You’ve decided to leave your residence for a new location for a variety of possible reasons. Before you leave, you’ll have a proper way to leave your residence and an improper way of leaving your residence. Most places require you to give a notice to vacate letter.
Our Moving Help® guide will assist you in keeping in mind when, how, what, and why you need to give a notice to vacate letter.
When to Give My Lease Termination Letter
When you’re ready to give your notice to vacate letter, you can’t just give it to your landlord at any time before you leave. You need to pull out your lease contract and read it carefully. After you’re done reading it, read it carefully one more time.
The most common time frame to give notice is 30 days for your landlord. It’s not a set-in stone rule, however, as some landlords may require a 60-day notice, 90-day notice, or some other time frame of notice.
If you miss your notice date, it could result in an automatic lease renewal, or you might have to pay fees to get out of your lease contract.
You’ll want to read the break lease clause and the delivery clause in your lease contract. These sections should tell you how you can break your lease and if any fees apply, along with how to deliver your lease termination letter.
If you’re still unsure of when you have to give your notice to vacate letter, ask your landlord.
How to Deliver Your Notice to Vacate
- Write your notice to vacate letter on a computer
- Print out two copies — one for your landlord and one for your personal records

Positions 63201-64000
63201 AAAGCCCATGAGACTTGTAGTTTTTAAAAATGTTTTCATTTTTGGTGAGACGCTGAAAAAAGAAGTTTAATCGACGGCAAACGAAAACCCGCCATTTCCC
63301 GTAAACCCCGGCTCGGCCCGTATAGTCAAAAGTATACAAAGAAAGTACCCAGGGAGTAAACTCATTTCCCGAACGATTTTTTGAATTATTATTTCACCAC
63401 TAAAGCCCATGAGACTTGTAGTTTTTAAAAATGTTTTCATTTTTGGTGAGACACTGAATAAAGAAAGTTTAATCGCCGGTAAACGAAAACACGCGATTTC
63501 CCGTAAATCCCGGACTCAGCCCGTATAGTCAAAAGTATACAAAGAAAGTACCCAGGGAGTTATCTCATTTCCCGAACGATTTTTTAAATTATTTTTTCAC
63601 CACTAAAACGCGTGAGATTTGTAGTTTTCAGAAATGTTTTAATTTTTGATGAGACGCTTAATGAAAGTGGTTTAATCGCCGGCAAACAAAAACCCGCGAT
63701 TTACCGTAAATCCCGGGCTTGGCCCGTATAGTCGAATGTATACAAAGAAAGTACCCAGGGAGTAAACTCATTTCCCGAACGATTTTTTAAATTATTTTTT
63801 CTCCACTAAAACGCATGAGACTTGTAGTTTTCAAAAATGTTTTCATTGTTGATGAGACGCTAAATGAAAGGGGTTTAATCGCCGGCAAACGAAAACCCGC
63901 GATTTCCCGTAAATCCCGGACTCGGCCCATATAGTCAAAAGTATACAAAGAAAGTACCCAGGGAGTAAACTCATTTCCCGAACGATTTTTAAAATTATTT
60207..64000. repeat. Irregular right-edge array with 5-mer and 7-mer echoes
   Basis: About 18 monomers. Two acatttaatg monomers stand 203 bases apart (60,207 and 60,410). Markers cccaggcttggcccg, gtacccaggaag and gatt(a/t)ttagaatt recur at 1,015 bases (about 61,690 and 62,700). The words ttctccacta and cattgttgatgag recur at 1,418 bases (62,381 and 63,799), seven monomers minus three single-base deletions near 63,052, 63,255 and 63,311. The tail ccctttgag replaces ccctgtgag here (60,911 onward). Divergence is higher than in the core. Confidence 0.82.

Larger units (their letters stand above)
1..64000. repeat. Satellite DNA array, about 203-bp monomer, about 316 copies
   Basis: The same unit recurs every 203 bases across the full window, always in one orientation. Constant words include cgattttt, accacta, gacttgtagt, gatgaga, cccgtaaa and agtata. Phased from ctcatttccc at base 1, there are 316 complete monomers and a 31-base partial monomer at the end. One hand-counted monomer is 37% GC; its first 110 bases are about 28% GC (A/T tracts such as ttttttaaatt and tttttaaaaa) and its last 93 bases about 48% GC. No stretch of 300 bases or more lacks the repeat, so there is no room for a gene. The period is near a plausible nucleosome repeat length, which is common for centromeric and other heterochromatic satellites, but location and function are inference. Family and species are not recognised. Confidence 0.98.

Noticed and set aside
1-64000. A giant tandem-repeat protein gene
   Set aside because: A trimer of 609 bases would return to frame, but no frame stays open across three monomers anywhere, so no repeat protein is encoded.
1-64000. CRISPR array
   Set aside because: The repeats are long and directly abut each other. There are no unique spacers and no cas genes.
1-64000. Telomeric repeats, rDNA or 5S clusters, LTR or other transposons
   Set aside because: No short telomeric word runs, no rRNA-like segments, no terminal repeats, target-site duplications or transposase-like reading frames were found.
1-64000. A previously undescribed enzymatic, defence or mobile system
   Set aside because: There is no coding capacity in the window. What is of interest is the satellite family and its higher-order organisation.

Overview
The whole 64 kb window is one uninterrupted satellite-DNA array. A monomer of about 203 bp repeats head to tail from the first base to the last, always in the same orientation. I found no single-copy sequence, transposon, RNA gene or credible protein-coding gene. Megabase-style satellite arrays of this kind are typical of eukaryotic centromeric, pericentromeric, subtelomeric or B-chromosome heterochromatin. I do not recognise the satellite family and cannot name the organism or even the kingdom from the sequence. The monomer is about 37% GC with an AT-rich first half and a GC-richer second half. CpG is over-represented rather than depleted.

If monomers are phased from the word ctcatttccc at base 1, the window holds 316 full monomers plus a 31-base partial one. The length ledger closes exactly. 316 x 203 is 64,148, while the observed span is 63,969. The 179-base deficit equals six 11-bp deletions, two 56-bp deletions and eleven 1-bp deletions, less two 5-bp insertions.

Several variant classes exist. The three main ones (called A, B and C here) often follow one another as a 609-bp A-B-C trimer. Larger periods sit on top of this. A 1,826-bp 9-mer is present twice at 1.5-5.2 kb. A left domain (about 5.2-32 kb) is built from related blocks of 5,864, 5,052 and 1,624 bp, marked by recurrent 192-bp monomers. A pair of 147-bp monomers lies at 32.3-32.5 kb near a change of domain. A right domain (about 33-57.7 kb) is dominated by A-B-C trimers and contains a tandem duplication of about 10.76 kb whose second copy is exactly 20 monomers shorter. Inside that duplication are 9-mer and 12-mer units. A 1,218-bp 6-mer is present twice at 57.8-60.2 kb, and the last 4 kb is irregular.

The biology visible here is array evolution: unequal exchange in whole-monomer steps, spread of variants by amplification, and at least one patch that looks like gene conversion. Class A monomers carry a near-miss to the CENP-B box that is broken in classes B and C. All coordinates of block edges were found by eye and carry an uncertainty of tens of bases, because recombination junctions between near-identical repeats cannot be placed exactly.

- Deliver it by certified mail and keep the receipt that they received your lease termination letter in your personal records
- Deliver it in person or email it to your landlord, but you’ll want to make sure you get some sort of receipt or confirmation that they’ve received your notice to vacate letter
What Do I Need to Write for My Notice to Vacate Letter?
Your notice to vacate letter should contain:
- The current date
- Your home address
- The lease term
- The landlord’s name and contact information
- Your name and contact information
- The date you will vacate your home (move-out date)
- That you’re requesting for the return of your security deposit
- Your forwarding address to send your security deposit
- Your signature
You don’t have to provide a specific reason you’re not renewing your lease. If you want to give a specific reason, some reasons may include job relocation, relationship status change, or maintenance problems.
Why Do You Need to Give Notice?
Not only is giving notice most likely in your lease contract, it’s also common courtesy to give notice to vacate.
It also serves as a record, which is why it’s important to keep all copies of receipts, letters, and other personal records in case you need to sue your landlord for your security deposit.
Giving your notice to vacate will allow your landlord enough time to prepare to lease your rental to the next tenant.
After you give your letter, you’ll want to make sure your place is in good condition, which can do by looking at our apartment inspection checklist.
You’ll also need to begin moving. We have an apartment moving checklist that you can follow from two to four months away all the way to moving day on steps you need to figure out.
Moving an apartment isn’t an easy task, so if you need to hire apartment moving labor, check out our Marketplace. Want some tips on how to move? Then check out our apartment moving tips and the best way to move apartments.
Make Sure to Deliver Your Notice to Vacate Letter
You’ll need to make sure you give your notice to vacate letter prior to the time frame in your lease contract. A termination letter will help you and your landlord figure out the final steps needed before you leave your home.
It’s also probably stated in your lease contract agreement, and you don’t want to breach your contract agreement so get started on your notice to vacate right away.